The roots of the Anglo-Saxon
name Kerfearde come from when the family resided in a valley or at the foot of a hill.
Kerfearde is a topographic
surname, which was given to a person who resided near a physical feature such as a hill, stream, church, or type of tree. Habitation
names form the other broad category of surnames that were derived from place-names. They were derived from pre-existing names for towns, villages, parishes, or farmsteads. Other local
names are derived from the names of houses, manors, estates, regions, and entire counties.
Early Origins of the Kerfearde family
The surname Kerfearde was first found in Yorkshire
where they held a family seat
from very ancient times, some say well before the Norman Conquest
and the arrival of Duke William at Hastings in 1066 A.D.
Early History of the Kerfearde family
This web page shows only a small excerpt of our Kerfearde research.Another 149 words (11 lines of text) covering the years 1379, 1583 and 1664 are included under the topic Early Kerfearde History in all our PDF Extended History products and printed products wherever possible.
Kerfearde Spelling Variations
The English language only became standardized in the last few centuries; therefore, spelling variations
are common among early Anglo-Saxon
names. As the form of the English language changed, even the spelling of literate people's names evolved. Kerfearde has been recorded under many different variations, including Kerfoot, Kerford, Kerfont, Kerfut, Kerriford and many more.
Early Notables of the Kerfearde family (pre 1700)
More information is included under the topic Early Kerfearde Notables in all our PDF Extended History products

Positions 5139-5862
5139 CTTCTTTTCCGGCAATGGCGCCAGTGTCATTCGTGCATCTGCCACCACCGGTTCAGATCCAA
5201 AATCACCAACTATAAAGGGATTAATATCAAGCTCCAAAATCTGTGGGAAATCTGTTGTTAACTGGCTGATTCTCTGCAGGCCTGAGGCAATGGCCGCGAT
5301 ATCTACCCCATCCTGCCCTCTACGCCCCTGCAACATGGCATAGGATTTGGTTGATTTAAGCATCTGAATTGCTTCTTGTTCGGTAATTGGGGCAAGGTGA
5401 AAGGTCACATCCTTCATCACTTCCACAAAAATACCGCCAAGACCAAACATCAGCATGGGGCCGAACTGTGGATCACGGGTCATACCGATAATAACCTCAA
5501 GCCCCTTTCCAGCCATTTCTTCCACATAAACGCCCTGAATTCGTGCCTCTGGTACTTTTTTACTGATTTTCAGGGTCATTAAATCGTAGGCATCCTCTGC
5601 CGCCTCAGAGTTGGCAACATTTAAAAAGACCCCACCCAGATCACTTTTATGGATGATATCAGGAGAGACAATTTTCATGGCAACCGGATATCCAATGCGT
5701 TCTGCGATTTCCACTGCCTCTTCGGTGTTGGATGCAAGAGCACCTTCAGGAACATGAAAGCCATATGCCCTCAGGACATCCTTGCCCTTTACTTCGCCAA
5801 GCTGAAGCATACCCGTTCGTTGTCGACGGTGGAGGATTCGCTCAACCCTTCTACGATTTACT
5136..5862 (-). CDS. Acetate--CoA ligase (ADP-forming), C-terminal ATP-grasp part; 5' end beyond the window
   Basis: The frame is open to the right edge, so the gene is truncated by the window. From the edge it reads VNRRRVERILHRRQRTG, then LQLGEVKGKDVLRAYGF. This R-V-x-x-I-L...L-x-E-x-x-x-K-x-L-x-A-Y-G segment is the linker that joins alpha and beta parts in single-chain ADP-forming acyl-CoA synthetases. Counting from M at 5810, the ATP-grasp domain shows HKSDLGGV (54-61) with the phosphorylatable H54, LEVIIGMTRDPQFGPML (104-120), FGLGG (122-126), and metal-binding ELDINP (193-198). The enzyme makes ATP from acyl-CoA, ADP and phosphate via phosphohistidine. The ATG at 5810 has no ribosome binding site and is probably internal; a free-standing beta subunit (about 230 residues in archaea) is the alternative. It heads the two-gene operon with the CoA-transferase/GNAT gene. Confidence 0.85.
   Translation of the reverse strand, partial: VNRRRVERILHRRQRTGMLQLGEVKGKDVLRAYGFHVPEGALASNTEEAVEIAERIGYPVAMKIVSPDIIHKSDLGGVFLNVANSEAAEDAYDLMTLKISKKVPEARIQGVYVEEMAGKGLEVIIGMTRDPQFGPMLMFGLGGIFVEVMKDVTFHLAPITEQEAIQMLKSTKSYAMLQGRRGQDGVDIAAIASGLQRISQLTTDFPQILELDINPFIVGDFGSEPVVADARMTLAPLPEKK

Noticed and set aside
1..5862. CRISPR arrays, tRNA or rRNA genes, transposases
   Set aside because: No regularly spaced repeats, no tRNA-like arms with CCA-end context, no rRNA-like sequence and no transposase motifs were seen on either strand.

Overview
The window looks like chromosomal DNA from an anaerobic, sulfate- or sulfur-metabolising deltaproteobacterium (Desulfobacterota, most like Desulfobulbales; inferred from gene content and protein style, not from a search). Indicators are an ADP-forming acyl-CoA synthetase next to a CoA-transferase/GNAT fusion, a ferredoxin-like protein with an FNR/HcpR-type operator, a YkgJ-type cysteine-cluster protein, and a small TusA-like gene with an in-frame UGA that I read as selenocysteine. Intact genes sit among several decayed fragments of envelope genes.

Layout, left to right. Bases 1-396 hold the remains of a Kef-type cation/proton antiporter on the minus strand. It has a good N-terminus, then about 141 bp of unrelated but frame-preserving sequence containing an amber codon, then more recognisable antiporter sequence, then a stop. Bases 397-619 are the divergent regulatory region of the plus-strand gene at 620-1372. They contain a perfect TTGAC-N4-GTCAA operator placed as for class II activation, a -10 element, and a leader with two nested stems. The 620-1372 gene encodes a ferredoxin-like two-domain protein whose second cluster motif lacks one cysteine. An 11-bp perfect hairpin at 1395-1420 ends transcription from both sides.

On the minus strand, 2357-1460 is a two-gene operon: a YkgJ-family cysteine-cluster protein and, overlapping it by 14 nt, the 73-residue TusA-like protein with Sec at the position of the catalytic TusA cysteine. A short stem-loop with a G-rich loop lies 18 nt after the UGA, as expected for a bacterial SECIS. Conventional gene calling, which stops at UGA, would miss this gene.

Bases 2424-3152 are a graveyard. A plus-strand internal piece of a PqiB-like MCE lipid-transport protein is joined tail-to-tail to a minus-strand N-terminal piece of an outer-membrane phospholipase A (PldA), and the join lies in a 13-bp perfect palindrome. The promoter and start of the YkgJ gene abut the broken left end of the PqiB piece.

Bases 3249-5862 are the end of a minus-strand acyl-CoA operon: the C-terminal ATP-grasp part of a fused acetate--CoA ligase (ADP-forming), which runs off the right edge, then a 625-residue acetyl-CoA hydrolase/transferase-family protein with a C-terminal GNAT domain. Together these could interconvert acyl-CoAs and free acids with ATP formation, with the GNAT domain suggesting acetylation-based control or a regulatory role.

and printed products wherever possible.
Migration of the Kerfearde family to Ireland
Some of the Kerfearde family moved to Ireland
, but this topic is not covered in this excerpt.Another 31 words (2 lines of text) about their life in Ireland is included in all our PDF Extended History products and printed products wherever possible.
Migration of the Kerfearde family to the New World and Oceana
For many English families, the political and religious disarray that shrouded England
made the far away New World an attractive prospect. On cramped disease-ridden ships, thousands migrated to those British colonies that would eventually become Canada and the United States. Those hardy settlers that survived the journey often went on to make important contributions to the emerging nations in which they landed. Analysis of immigration records indicates that some of the first North American immigrants bore the name Kerfearde or a variant listed above: Thomas Kerfitt, who settled in Virginia in 1624; and Elizabeth Kerfoote, who sailed to Virginia in 1637.